Concomitant use with allopurinol may also increase the toxic effects on bone marrow.
In concomitant use of cyclophosphamide, allopurinol, colchicine, probenecid, sulfinpyrazone doses of antipodagric agents may need to be adjusted. The use of uricosuric antipodagric agents may increase the risk of nephropathy associated with increased uric acid formation when using cyclophosphamide.
Cyclophosphamide may increase anticoagulant activity as a result of decreased hepatic synthesis of clotting factors and impaired platelet formation, but may also decrease anticoagulant activity through an unknown mechanism.
Because grapefruit contains a compound that can interfere with cyclophosphamide activation and thereby its effects, patients should not eat grapefruit or drink grapefruit juice.
Cyclophosphamide increases the cardiotoxic effects of doxorubicin and daunorubicin.
Other immunosuppressants (azathioprine, chlorambucil, GCS, cyclosporine, mercaptopurine) increase the risk of infections and secondary tumors.
The concomitant use of lovastatin in patients undergoing heart transplantation may increase the risk of acute skeletal muscle necrosis and acute renal failure.
Drugs causing myelosuppression, as well as radiation therapy – additive suppression of bone marrow function is possible.
The concomitant use of high-dose cytarabine with cyclophosphamide in preparation for bone marrow transplantation resulted in an increased incidence of cardiomyopathy with subsequent death.
During treatment with the drug, regular blood tests should be performed (especially paying attention to the neutrophil and platelet counts) to assess the degree of myelosuppression, and regular urine tests for the presence of erythrocytes, the appearance of which may precede the development of hemorrhagic cystitis.
In case of signs of cystitis with micro- or macrohematuria, treatment with Endoxan should be discontinued.
In case of decrease of leukocyte count to 2500/μl and/or platelets to 100 000/μl, treatment with Endoxan should be discontinued.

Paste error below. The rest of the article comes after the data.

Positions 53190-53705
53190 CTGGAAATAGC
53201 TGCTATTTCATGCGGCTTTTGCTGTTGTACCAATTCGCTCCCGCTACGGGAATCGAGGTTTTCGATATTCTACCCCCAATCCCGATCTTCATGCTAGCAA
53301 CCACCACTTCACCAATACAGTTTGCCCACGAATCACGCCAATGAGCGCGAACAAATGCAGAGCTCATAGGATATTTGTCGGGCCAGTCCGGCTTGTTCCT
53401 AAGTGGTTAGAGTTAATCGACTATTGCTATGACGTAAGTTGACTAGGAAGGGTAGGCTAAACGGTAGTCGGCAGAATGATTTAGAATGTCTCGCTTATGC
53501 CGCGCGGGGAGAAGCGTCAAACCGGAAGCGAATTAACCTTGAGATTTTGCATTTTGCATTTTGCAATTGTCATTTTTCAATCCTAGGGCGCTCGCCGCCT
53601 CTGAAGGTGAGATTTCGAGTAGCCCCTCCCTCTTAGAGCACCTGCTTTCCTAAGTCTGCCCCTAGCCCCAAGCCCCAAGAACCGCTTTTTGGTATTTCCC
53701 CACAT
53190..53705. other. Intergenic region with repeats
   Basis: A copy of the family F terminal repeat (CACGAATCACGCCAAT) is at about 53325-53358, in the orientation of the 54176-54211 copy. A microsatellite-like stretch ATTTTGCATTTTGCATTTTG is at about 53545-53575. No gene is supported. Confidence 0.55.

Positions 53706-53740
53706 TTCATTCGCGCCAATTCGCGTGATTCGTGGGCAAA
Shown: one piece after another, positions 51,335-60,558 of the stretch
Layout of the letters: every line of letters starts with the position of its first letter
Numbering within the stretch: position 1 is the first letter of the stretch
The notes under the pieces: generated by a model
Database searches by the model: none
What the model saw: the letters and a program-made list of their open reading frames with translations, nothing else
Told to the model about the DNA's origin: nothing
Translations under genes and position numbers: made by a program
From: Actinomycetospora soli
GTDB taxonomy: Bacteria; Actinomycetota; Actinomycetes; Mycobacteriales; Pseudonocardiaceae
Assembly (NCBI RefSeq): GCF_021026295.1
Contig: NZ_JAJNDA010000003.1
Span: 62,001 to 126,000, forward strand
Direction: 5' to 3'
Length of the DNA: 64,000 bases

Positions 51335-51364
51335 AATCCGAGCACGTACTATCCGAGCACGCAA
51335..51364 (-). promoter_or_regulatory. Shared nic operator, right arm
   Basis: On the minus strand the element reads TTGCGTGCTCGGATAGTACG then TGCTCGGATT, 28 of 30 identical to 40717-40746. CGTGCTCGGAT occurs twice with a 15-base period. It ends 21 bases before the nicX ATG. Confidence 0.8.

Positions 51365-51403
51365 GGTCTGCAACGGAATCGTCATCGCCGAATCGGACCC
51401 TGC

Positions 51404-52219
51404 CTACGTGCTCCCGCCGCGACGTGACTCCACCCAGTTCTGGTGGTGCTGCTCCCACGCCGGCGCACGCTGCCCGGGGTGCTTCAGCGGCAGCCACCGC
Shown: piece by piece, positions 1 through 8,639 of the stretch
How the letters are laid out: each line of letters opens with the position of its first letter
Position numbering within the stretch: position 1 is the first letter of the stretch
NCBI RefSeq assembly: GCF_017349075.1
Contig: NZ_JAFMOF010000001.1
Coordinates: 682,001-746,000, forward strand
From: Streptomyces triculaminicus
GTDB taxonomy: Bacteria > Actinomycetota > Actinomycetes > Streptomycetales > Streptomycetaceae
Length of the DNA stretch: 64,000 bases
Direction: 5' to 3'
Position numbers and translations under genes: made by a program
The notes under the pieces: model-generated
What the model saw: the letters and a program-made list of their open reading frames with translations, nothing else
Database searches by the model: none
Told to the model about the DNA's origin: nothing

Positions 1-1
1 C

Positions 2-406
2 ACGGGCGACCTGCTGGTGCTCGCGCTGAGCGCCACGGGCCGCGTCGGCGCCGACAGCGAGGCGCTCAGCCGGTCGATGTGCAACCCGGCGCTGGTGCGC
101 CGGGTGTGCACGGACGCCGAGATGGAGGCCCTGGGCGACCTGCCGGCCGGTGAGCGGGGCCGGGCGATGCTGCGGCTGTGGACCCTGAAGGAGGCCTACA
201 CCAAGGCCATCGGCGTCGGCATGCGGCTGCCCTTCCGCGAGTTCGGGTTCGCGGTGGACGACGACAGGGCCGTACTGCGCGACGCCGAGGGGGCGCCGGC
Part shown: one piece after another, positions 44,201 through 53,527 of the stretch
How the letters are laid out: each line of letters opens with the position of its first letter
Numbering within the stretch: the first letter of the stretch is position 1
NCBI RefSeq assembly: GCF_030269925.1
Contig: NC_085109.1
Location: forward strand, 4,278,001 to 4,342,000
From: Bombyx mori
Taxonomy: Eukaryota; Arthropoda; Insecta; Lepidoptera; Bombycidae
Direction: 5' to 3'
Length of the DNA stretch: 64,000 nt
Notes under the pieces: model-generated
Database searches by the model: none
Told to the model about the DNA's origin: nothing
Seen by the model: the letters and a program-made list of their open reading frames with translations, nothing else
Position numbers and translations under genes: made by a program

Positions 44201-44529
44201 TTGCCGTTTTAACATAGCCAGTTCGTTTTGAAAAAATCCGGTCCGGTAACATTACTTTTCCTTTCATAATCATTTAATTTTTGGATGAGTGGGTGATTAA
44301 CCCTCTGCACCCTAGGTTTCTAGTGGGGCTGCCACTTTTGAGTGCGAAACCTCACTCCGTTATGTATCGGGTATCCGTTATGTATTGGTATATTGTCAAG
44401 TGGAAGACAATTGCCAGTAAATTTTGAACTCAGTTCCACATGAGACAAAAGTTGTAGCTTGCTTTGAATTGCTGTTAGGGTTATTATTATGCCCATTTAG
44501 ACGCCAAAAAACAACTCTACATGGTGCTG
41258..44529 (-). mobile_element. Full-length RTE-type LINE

In case of infections during Endoxan therapy, treatment should either be interrupted or the dose of the drug should be reduced.
When high doses of Endoxan are used, Mesna is prescribed to prevent the development of hemorrhagic cystitis.
During treatment, alcoholic beverages should be refrained.
If Endoxan is prescribed within the first 10 days after surgery performed under general anesthesia, the anesthesiologist must be informed.
After an adrenalectomy, the patient needs a dose adjustment of both the GCS used for replacement therapy and Endoxan.
Women and men should use reliable methods of contraception during treatment with Endoxan.
- Developed bone marrow function
- holding of urination
- active infections
- high sensitivity to cyclophosphamide or other excipients in the dosage form.
With caution: in severe diseases of the heart, liver and kidneys, adrenalectomy, gout (history), nephrourolithiasis, suppression of bone marrow function, bone marrow infiltration by tumor cells, prior radiation or chemotherapy.
Blood system: leukopenia, neutropenia; rarely – thrombocytopenia, anemia. The greatest decrease in the number of leukocytes and platelets is usually observed on days 7-14 of treatment. Recovery of blood parameters with leukopenia usually begins 7-10 days after discontinuation of treatment.